3. Would you recommend the financial education program, and why?


It’s a no-brainer to sign up for this program. Especially, for anyone who doesn’t have a background in finance, which a lot of us don’t. A lot athletes’ major in college is sports management or sports related, which is usually not a major that they can apply once their athletic career is over. I know that is part of the reason Romone started this program to give athletes the knowledge and foresight of their finances now, to be in better shape once their playing days are over. I would recommend it just for that reason. Also, I believe everyone can benefit from learning how to manage their finances better. As I said before the simplicity of the information is easy to understand. You don’t have to be a scholar to comprehend the principles of this program. So I would definitely recommend it.


4. What How often do you teach lessons to the students?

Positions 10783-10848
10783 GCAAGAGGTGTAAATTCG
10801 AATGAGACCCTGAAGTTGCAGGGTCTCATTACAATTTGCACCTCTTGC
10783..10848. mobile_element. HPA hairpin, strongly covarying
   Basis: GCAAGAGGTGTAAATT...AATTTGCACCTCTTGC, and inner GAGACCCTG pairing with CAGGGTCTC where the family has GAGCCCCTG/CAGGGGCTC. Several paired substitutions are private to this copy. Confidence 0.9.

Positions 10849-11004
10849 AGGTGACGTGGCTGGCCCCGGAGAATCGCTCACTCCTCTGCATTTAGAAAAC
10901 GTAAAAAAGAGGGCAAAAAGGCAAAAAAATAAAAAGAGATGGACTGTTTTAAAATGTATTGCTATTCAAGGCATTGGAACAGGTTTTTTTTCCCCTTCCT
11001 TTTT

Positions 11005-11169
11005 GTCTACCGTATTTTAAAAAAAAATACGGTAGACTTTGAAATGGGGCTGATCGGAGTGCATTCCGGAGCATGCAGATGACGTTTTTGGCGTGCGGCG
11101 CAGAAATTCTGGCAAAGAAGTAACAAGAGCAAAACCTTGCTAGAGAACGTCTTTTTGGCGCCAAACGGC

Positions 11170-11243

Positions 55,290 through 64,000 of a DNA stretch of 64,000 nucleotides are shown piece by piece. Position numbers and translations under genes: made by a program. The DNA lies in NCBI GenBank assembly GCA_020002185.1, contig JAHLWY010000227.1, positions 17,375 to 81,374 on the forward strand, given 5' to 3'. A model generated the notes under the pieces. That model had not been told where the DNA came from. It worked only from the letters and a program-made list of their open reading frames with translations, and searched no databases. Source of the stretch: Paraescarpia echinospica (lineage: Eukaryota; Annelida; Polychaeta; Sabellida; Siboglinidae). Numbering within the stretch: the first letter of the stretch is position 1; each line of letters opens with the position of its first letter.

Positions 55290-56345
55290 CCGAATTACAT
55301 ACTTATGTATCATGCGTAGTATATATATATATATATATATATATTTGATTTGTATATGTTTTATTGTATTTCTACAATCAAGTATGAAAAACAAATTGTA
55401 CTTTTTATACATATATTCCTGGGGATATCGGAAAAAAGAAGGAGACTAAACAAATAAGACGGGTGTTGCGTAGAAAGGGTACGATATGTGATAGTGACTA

I was in season when I started the program and committed to Skype with them once a month. I wasn’t sure how it would work out with scheduling and all but I was able to meet with them about once a week or about three times a month during the entire season. It was great to communicate with them that often. I know at that age you would think that students wouldn’t be that much into it but these kids were the total opposite. I was pleasantly surprised how much the kids were looking forward to each and every lesson. And if I had to miss a meeting with them due to my own scheduling issues, they would be so disappointed. They would ask," where Mr. Andre is" and also say that "we miss him." When I noticed how much they were into it, I really made more of an effort to meet with them once a week. I love the kids’ passion to learn about financial education.